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01/01/2013
By: arjunv
Tina Dann-Fenwick Interiors
I want to thank Tina for her help in designing a 1BR apartment for myself and my girlfriend. As recent grads who have never thought about the difference between a coffee table and a side table, furnishing our own apartment seemed daunting. What Tina brought was not only an expert opinion but a unique ability to put our own personal styles into words and then onto a floor plan. Tina is great at asking questions that clarify what you're looking for and just as important, what you're not looking for. Quite honestly, we could never have created anything so nice without Tina. Her expert opinion was invaluable throughout the entire process. Tina had creative ideas in our living room I never considered and deftly led us through the process of shopping and selecting the perfect pieces. I look back on all the anxiety and stress we avoided and am not sure how we would have made it through this process without her. Thanks Tina!
Tips & Advices
Interior designers can generally work on every type of room, but one should not assume that all of them can work on every type of space. More complicated projects--for example those in buildings with historic preservation strictures, or those that are going for sustainability certifications--will be suited to interior designers with specific expertise. Also, interior designers that have experience in a certain type of project may not want to take on projects that are outside their expertise. For example, an interior designer who has only worked on commercial projects may not want to do a small private home.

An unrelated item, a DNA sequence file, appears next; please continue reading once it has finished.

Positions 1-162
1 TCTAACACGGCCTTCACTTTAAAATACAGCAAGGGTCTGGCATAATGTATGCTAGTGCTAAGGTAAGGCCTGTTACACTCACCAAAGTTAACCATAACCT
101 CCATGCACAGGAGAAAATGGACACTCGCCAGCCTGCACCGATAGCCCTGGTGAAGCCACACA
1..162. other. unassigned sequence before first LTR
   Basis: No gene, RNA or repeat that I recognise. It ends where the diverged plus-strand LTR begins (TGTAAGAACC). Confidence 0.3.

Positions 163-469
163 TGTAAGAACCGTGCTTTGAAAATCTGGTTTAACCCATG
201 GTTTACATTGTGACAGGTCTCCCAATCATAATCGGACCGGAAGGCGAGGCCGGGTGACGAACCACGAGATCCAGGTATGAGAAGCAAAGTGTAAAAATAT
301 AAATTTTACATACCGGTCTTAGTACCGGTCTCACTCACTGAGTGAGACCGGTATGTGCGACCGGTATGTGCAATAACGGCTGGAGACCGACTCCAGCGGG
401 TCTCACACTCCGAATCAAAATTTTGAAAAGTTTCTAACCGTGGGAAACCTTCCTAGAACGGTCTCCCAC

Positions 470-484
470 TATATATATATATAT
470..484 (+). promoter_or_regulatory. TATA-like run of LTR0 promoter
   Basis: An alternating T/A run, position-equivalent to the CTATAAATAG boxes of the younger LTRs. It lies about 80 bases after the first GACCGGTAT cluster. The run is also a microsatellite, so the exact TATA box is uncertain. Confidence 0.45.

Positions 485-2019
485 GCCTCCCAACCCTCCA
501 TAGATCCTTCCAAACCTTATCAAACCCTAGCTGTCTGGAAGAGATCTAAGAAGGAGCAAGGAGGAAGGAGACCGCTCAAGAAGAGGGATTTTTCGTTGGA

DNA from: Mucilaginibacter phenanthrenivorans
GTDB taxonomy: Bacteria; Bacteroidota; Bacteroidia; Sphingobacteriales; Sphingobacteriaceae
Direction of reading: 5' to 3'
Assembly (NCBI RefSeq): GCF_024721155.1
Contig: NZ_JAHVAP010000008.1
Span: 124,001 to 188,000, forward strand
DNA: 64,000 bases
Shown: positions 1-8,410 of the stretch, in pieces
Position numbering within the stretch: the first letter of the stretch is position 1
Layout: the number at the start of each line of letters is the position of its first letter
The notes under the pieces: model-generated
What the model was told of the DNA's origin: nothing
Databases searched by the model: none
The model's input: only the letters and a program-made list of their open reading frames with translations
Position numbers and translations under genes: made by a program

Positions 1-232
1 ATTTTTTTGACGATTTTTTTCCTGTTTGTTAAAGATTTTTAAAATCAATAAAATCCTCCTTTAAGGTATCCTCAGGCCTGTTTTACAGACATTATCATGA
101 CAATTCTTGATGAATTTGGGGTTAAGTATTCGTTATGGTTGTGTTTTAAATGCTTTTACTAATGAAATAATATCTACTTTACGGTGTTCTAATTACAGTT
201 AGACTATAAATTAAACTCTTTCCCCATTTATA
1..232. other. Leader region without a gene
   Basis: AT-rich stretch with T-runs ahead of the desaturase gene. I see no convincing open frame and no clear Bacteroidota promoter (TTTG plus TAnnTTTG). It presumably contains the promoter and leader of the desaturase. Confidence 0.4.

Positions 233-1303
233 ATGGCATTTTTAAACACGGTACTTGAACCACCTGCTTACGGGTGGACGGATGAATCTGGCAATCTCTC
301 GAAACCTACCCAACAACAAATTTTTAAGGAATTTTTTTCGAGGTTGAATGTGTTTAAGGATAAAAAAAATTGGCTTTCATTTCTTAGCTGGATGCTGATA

Every interior designer has their own style, but some designers are more versatile than others. Some really do specialize in functionality and code compliance, whereas others are more focused on aesthetics. Interior decorators are completely focused on visual impact, and therefore should be reviewed and selected based on how well their style is a match for the client’s tastes.
Full-service interior design starts with an assessment of a site and the client’s long-term needs for that space. It encompasses concept design, floor plans and lighting plans, providing project specifications to contractors, supervising  contractor negotiations and installations, applying for permits, and shopping for all the materials and pieces for the project. On top of this, there are the “decorator” deliverables, i.e. creating the aesthetic of the space, selecting wall colors/covers and furniture pieces, purchasing products and installing them.
An interior designer may come into a development project very early on, working with the developer and architect from the pre-construction phase. They may be the one to design floor plans, decide where to place interior walls, and supervise contractors that are installing elements of the build. They often work on commercial projects, although many of them work on residential projects. Interior designers can “switch hats” and do interior decoration, which means they are only focused on the aesthetic elements and visual components of a residence.
An interior designer or interior decorator should ask a potential client what the scope of the project is, what the projected budget is, what payment structure the client wants, and what the timeline for the project is. Also, they should be asking whether the client has any samples of other projects they like, and would like to use as a guideline. They could also ask what the client’s budget for furniture/accessories/art is, since that in many cases is a separate amount from the budget for the designer’s labor. If an interior designer is being interviewed early into a new build or a renovation project, they might ask questions to determine whether they can collaborate with architects and contractors from early on, to execute their vision for the space. If that is not in line with a client’s wishes, the client can then say that the project scope is for interior design only.

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